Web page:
A familiar East Side landmark will once again be part of Buffalo’s skyline on Thursday, October 30 when a new cupola is lifted atop Corpus Christi’s iconic north tower.
The original copper cupola was more than a century old and damaged beyond repair. It was dismantled on site in August of this year. This undertaking is essential to reverse significant deterioration and potentially much more costly remediation to the church exterior, which threatens the building’s long-term structural integrity, and ultimately its magnificent interior decoration.
The new cupola matches the original in materials and design. All repairs to the north tower stone work will be completed before the end of the 2014 construction season. This project is estimated to cost $612,000.
During restoration, it was discovered that the copper crosses atop the domes of both church towers were filled with hundreds of letters written by the parish’s school children more than a century ago. Unfortunately, time and exposure to the elements had destroyed this historic treasure trove, leaving behind just soggy clumps of paper and bits of corroded metal. Still, the discovery captured the imagination of both the contractor and the congregation, and inspired an invitation to current and former parishioners to record their own messages of faith and thanksgiving for their beloved church. This time around more than 300 letters have been encased in a way that will safeguard them for the future.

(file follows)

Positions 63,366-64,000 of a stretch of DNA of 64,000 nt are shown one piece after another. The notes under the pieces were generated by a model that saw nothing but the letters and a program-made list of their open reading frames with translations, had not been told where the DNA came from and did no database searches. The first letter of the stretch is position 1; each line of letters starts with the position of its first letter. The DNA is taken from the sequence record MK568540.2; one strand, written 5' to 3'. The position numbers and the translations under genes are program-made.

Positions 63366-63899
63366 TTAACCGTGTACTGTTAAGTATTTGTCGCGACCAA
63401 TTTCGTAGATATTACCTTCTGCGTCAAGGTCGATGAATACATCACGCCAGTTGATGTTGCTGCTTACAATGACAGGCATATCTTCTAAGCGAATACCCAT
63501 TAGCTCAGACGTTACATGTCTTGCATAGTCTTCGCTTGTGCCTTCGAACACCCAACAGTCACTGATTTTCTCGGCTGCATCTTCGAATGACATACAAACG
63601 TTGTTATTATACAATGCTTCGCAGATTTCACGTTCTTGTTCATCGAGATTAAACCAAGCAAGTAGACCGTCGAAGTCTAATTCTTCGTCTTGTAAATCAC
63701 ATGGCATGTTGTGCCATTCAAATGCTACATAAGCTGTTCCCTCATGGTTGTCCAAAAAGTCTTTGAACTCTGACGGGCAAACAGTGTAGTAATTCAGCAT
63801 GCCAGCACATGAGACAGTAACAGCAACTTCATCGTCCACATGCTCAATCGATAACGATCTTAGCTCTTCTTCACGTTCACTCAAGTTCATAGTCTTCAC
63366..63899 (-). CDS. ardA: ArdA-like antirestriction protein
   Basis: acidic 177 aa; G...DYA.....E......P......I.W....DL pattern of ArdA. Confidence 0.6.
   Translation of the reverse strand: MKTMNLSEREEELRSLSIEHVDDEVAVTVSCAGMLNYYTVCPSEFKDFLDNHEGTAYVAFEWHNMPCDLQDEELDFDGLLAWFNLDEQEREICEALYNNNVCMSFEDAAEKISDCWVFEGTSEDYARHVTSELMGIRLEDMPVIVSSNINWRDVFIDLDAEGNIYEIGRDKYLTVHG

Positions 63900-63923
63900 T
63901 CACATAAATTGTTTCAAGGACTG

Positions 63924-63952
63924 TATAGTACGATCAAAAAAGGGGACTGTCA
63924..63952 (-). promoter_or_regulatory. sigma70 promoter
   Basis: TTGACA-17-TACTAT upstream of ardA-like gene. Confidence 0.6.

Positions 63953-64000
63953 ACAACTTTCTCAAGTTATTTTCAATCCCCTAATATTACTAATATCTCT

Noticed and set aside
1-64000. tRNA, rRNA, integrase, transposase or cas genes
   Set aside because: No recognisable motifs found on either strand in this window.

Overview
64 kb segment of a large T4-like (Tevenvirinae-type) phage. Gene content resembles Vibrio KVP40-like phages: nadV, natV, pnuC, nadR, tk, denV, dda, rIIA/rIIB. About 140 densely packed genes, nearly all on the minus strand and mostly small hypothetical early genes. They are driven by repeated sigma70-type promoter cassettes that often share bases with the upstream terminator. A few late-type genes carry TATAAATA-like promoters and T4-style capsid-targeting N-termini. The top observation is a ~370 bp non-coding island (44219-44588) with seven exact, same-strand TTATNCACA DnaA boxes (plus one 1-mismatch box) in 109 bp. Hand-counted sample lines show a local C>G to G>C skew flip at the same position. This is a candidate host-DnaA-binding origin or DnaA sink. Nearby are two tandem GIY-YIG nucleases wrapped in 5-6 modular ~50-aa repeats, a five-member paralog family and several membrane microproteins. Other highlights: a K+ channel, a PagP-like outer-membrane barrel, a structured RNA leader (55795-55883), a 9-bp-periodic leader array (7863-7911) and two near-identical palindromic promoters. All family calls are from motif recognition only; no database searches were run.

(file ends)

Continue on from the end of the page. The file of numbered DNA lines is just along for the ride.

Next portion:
Restoration of the south tower was completed in 2012, due in large part to a major grant from New York State. A second State grant has made it possible to now restore the north tower.
Lucy Ederer, President of the Friends of Corpus Christi, explained that “The north tower restoration was eleven years in the making. Completing this project will go a long way toward protecting this historic landmark for generations to come.”
For additional information, visit www.corpuschristibuffalo.org.
NOTE: The cupola is scheduled to be lifted onto the north tower by crane after 1:00pm on October 30th. This delicate process is dependent on many variables, including wind conditions. Please contact Lucy Ederer at 698-3576 for more precise information that day.